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Molecular therapies and precision medicine for hepatocellular carcinoma


The global burden of hepatocellular carcinoma (HCC) is increasing and might soon surpass an annual incidence of 1 million cases. Genomic studies have established the landscape of molecular alterations in HCC; however, the most common mutations are not actionable, and only ~25% of tumours harbour potentially targetable drivers. Despite the fact that surveillance programmes lead to early diagnosis in 40–50% of patients, at a point when potentially curative treatments are applicable, almost half of all patients with HCC ultimately receive systemic therapies. Sorafenib was the first systemic therapy approved for patients with advanced-stage HCC, after a landmark study revealed an improvement in median overall survival from 8 to 11 months. New drugs — lenvatinib in the frontline and regorafenib, cabozantinib, and ramucirumab in the second line — have also been demonstrated to improve clinical outcomes, although the median overall survival remains ~1 year; thus, therapeutic breakthroughs are still needed. Immune-checkpoint inhibitors are now being incorporated into the HCC treatment armamentarium and combinations of molecularly targeted therapies with immunotherapies are emerging as tools to boost the immune response. Research on biomarkers of a response or primary resistance to immunotherapies is also advancing. Herein, we summarize the molecular targets and therapies for the management of HCC and discuss the advancements expected in the near future, including biomarker-driven treatments and immunotherapies.

Key points

  • The global incidence of hepatocellular carcinoma (HCC) is increasing and might reach 1 million cases per year during the next decade.

  • Next-generation sequencing studies have established the landscape of molecular aberrations associated with HCC; although the most common mutations (in the TERT promoter, CTNNB1, and TP53) are not clinically actionable, ~25% of HCCs harbour potentially targetable driver alterations.

  • In phase III studies, survival benefits for patients with advanced-stage HCC have been demonstrated with five systemic therapies: sorafenib and lenvatinib in the first-line setting and regorafenib, cabozantinib, and ramucirumab in the second-line setting. Promising results have also been obtained with nivolumab in phase II studies in the second-line setting.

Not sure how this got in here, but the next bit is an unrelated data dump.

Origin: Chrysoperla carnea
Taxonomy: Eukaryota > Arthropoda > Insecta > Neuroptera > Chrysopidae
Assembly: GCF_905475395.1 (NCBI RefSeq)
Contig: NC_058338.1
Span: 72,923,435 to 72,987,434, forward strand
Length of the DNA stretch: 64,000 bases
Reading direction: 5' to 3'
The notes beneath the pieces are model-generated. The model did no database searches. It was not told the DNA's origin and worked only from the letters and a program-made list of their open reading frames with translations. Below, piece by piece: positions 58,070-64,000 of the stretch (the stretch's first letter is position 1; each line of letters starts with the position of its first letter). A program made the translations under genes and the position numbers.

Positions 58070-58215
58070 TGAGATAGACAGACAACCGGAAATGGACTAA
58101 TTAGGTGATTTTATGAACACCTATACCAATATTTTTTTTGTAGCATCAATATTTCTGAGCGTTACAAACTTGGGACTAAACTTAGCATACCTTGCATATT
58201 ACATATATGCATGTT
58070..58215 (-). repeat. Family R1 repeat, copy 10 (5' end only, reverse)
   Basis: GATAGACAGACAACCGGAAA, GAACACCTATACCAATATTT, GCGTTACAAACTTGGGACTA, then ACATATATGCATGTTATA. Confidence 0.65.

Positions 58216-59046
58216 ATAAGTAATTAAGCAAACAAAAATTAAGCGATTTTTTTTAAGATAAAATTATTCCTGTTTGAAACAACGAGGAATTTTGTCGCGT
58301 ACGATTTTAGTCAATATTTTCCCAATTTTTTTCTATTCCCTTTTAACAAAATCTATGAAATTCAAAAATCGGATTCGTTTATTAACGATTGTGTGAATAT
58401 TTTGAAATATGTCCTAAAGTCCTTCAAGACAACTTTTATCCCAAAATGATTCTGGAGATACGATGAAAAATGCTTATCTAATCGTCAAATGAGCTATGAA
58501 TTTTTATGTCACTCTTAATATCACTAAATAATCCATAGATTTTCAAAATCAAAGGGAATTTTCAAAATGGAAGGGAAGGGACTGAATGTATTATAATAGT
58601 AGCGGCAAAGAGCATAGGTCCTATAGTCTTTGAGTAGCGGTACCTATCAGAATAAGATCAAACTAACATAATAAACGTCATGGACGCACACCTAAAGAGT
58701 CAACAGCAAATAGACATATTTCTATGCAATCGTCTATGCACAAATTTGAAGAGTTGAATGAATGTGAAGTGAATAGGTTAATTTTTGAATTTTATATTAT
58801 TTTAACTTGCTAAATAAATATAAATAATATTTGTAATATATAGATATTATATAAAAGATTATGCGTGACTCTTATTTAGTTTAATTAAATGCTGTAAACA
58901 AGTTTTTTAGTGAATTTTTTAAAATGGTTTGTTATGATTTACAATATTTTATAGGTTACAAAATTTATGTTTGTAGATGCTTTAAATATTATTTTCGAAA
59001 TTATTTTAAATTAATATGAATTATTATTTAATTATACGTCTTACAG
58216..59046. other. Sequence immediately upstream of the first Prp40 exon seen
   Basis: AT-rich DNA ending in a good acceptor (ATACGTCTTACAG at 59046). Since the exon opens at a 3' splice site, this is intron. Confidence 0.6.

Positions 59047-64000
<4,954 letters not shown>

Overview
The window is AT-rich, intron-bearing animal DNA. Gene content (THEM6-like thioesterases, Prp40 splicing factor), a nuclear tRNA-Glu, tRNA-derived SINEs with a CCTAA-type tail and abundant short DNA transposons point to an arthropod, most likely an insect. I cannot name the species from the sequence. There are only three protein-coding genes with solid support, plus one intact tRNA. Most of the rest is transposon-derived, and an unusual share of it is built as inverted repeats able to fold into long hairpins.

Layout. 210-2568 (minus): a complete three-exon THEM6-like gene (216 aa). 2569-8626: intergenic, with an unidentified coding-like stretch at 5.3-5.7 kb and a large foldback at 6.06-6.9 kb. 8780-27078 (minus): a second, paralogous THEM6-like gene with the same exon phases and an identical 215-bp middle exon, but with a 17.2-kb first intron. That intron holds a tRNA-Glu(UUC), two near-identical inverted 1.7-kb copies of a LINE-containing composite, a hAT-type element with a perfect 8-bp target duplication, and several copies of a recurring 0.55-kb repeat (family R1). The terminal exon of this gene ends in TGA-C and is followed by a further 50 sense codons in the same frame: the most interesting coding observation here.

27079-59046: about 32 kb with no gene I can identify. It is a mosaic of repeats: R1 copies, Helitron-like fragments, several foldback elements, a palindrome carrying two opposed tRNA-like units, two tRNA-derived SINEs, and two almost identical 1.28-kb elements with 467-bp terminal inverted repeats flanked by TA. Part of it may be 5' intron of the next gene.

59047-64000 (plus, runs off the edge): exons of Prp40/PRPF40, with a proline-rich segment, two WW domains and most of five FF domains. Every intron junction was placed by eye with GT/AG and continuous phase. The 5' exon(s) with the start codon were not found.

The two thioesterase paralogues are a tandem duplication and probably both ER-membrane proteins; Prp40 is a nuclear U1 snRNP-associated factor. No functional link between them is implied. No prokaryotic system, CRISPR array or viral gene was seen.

• Prolonging the outcome of patients with advanced-stage HCC to beyond 1 year is an unmet medical need; refining the identification of patients with tumours responsive or intrinsically resistant to immunotherapy and optimizing combinations with molecularly targeted therapies are major avenues for research.

  • Proof-of-concept and biomarker-based trials of molecularly targeted agents should be implemented in both intermediate-stage and advanced-stage disease settings.

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The work of J.M.L. is supported by grants from the European Commission Horizon 2020 programme (HEPCAR, proposal number 667273–2), the US Department of Defense (CA150272P3), the US National Cancer Institute (P30 CA196521), the Samuel Waxman Cancer Research Foundation, the Spanish National Health Institute (SAF 2016–76390), Asociación Española Contra el Cáncer (AECC), and the Generalitat de Catalunya (AGAUR, SGR-1162 and SGR-1358). The work of D.S. is supported by the Gilead Sciences Research Scholar Program in Liver Disease.

Reviewer information

Nature Reviews Clinical Oncology thanks G. Gores, J.-L. Raoul, and other anonymous reviewer(s) for their contribution to the peer review of this work.

Author information

All authors made substantial contributions to each stage of the preparation of this manuscript for publication.

Competing interests

J.M.L. is a consultant to Bayer HealthCare, Bristol-Myers Squibb (BMS), Celsion, Eisai, Eli Lilly, Exelixis, and Ipsen and has active research funding from Bayer HealthCare, BMS, and Eisai. R.S.F. is a consultant to Bayer HealthCare, BMS, Eisai, Eli Lilly, Merck, Pfizer, and Roche. R.M. and D.S. declare no competing interests.

Correspondence to Josep M. Llovet.

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Further reading

Fig. 1: Integrative molecular and immunological classification of HCC.
Fig. 2: Hepatocellular treatments recommended in international EASL guidelines4.

Figure adapted with permission from ref.4, Elsevier.

Fig. 3: Overall survival outcomes of phase III clinical trials testing molecularly targeted therapies or radioembolization with 90Y in patients with advanced-stage HCC.
Fig. 4: Molecularly targeted therapies for HCC and their target signalling pathways.
Fig. 5: Treatment strategy for advanced HCC.